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5 Tips for Using Window Light in Portrait Photography

By Melanie Doncas | Inspiration

Unless you’re a professional photographer, chances are you don’t own expensive lighting gear, nor do you have access to a fully equipped photography studio.

But contrary to popular belief, you don’t need these things in order to create eye-catching and perfectly lit portraits. All it takes is a nice window, some natural light, and your camera! In this article, we'll go over some of the best and easiest ways to perfect your window light portraits.

5 Ways to Perfect Your Window Light Portraits

From window size to taking advantage of the sun, here are our top 5 tips for using window light in your portrait photography!

1. Use Big Windows

When it comes to lighting in photography, the following rule applies: the larger the light source, the softer the light will look on your subject. Since a window is also a light source, this rule applies to window light portraits too!

Larger windows will provide softer-looking light with gradual and subtler shadows. As this type of lighting is most flattering for portrait photography, it’s what you’ll want to aim for when shooting your subject.

window light portrait size

Smaller windows, on the other hand, will generate harsher light with dark and sharper shadows. Of course, some portrait photographers might aim for this dramatic look for creative effect. However, in most cases, you simply cannot go wrong with softer and more evenly diffused lighting.

2. Pay Attention to Proximity

The location of your subject in regard to the window will have the most influence on your photograph's aesthetic.

Closer proximity to the window creates more contrast, while a distance of several feet creates a more balanced lighting effect. When your subject's side is facing the window, on the other hand, the light on their opposite side will fall off dramatically. Alternatively, a striking silhouette can be created by placing the window behind them.

Experiment with several positions to find one that suits both your subject and desired aesthetic. You can even add a Photo Effect to your portrait to exaggerate the drama or softness of the portrait.

window light portrait position

3. Remove All Other Light Sources

In general, you want total control over the available light when capturing portraits. If you use multiple light sources, however, you risk adding unwanted color casts to your photographs.

Therefore, be sure to turn off overhead lights, lamps, and anything else that's throwing light around inside.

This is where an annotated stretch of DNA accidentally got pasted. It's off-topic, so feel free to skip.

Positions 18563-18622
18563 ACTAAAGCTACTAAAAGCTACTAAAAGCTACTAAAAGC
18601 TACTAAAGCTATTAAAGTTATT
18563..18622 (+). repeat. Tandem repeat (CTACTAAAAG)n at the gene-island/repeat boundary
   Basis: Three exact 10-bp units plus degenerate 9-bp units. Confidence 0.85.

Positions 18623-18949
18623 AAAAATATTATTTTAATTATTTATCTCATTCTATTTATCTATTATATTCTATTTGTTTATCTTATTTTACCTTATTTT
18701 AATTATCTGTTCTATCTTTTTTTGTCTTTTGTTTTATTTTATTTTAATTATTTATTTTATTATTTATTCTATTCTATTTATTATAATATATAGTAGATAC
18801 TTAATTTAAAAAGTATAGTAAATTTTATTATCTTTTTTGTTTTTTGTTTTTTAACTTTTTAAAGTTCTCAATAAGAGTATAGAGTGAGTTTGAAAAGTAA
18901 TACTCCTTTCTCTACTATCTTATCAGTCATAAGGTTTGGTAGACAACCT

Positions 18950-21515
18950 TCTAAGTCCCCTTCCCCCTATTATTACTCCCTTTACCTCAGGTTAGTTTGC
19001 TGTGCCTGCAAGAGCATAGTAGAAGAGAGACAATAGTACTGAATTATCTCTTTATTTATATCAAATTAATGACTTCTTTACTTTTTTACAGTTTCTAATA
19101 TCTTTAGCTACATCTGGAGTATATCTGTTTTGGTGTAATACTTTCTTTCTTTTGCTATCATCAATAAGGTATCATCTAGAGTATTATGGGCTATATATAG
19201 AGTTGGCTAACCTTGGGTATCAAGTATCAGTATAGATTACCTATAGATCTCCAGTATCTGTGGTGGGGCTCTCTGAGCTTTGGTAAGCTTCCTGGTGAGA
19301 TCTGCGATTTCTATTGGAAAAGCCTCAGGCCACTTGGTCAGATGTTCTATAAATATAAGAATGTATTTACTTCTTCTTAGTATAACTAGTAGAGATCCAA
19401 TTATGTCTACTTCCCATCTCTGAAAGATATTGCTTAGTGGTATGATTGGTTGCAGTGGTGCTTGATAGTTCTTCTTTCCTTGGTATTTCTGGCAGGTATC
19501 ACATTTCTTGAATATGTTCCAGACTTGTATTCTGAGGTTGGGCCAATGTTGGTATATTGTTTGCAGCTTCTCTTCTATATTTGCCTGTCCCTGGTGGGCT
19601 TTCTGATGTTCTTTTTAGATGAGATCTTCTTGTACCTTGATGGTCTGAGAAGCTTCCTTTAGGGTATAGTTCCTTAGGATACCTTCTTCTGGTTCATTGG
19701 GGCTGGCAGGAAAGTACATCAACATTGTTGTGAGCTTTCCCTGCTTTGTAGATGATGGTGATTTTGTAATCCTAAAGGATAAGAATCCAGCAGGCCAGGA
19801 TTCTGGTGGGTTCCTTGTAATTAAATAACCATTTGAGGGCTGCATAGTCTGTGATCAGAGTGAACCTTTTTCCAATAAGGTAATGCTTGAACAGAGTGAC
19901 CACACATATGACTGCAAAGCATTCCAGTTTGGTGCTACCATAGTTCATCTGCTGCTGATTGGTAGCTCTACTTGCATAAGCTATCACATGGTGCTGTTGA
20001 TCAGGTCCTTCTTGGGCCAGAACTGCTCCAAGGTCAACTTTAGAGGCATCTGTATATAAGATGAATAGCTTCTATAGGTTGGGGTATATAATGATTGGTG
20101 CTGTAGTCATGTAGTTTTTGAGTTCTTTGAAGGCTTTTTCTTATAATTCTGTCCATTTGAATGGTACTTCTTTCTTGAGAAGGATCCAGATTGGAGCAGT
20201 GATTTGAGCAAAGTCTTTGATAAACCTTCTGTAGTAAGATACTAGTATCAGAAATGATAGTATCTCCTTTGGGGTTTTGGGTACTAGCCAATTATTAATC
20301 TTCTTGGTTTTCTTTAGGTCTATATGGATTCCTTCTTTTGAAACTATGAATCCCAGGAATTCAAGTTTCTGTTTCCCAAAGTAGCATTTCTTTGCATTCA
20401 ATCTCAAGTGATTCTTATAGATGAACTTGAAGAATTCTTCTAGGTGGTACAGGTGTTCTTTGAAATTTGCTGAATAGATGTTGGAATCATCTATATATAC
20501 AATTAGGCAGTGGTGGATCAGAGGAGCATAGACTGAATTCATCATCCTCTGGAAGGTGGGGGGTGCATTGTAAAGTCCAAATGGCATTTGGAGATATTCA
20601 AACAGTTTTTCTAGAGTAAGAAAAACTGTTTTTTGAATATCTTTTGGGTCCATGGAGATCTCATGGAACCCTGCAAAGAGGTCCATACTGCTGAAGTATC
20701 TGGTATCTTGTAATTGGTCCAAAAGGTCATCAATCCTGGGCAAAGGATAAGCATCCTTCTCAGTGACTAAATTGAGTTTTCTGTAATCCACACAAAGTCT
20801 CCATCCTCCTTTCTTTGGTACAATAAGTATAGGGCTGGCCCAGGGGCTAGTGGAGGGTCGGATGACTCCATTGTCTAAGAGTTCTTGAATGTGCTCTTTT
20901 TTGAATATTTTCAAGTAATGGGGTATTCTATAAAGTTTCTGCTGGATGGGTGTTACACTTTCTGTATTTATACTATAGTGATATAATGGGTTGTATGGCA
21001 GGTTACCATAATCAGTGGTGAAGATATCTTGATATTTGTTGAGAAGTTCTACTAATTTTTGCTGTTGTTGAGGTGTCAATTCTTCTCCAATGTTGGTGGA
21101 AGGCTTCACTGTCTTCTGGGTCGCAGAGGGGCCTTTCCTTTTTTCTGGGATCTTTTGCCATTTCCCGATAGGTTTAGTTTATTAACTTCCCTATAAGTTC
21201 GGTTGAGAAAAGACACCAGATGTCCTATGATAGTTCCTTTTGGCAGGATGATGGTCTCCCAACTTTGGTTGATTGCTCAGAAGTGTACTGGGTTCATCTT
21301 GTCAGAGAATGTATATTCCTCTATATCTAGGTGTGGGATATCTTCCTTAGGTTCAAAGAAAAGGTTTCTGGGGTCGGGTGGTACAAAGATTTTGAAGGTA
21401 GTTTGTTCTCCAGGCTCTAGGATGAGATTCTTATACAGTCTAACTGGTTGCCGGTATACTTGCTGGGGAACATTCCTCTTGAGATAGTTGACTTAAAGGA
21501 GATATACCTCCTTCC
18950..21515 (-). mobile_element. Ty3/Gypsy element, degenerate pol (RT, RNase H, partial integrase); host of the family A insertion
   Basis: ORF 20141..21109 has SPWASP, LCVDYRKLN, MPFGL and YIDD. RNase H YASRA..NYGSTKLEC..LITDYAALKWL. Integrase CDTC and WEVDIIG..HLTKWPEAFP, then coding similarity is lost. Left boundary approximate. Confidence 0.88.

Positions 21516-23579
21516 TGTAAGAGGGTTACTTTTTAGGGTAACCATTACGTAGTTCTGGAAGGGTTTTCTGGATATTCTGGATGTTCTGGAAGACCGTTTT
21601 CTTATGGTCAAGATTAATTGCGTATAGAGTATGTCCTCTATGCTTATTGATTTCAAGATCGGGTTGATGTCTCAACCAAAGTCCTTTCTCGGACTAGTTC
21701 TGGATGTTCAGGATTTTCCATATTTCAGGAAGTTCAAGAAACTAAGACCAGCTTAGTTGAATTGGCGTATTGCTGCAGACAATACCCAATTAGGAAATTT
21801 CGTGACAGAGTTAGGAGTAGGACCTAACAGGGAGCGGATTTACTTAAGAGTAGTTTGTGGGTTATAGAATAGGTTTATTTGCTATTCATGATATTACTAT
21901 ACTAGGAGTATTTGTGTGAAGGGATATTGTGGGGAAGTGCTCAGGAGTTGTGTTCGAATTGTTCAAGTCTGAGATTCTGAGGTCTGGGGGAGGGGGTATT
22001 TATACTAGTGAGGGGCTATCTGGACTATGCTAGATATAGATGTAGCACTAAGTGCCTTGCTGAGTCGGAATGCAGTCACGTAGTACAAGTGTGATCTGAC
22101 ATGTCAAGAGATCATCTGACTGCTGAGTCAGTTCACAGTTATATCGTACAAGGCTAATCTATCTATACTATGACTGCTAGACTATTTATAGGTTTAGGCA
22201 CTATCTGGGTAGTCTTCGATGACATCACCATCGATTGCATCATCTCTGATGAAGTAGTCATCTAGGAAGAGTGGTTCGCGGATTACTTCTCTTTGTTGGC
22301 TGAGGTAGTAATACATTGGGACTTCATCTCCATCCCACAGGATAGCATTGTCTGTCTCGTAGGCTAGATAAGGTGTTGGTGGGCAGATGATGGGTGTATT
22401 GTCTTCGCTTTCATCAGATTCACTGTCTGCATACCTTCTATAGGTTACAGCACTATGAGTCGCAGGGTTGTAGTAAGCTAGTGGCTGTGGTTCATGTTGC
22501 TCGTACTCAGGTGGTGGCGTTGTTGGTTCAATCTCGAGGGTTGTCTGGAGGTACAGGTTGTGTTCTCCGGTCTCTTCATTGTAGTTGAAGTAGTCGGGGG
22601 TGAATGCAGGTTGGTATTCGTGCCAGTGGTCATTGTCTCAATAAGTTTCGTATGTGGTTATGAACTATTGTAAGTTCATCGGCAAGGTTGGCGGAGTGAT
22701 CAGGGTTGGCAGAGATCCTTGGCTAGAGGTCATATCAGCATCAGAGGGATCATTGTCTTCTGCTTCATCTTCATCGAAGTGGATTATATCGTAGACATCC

If you’re taking photos in a room with more than one window, you might want to close all the blinds or curtains on those windows within the room. Cover the windows with black sheets if you don't have suitable blinds or curtains.

This creates a "one light setup," where a single window is your primary source of lighting.

window light portrait isolate light source

4. Choose a North or South Facing Window

East and west windows provide very direct light at sunrise and sunset respectively. While this can work for photographs that require a lot of contrast and drama, many portrait photographers may choose to avoid it.

Instead, they prefer to use a north or south-facing window, as these remain the most reliable and flattering in terms of portraiture lighting. Because the sun doesn’t shine through them directly, their lighting is always evenly diffused and soft.

Additionally, the light remains consistent across the course of the day, which makes planning portrait photography sessions much easier – rain, hail, or shine!

window light portrait directions

5. Utilize Window Panes, Blinds, or Curtains

Window coverings, such as panes, blinds, or curtains, can create really intriguing light patterns that you may want to take advantage of – especially for more experimental portrait photography.

Window blinds or shutters, for example, can be opened partially to create linear shadows. A windowpane, on the other hand, is great for creating interesting shapes and lines across your photo. A slightly ajar curtain can filter the window light in to hit a specific area of your portrait, thus drawing the viewer’s attention more effectively. Additionally, a curtain with a unique pattern, such as lace, can generate the most intricate and creative shadows or bursts of light on your subject, giving your portrait photography a unique twist.

window light portrait drama

Window Portraits: An Easy and Natural Indoor Lighting Setup

Who knew capturing stunning and beautifully lit portraits indoors could be so easy? By following the five tips above, you’ll be perfecting your window light photography in no time!

When it’s time to edit your portraits, BeFunky’s easy-to-use Photo Editor can help. It gives you access to essential photo editing features such as Exposure, Contrast, Shadows, Highlights, Brightness, and more to ensure you get your indoor photography just right.

Try it for yourself to see just how easy it is to edit window portrait photography.

Photo Editing, Simplified.

Photo Editing. Simplified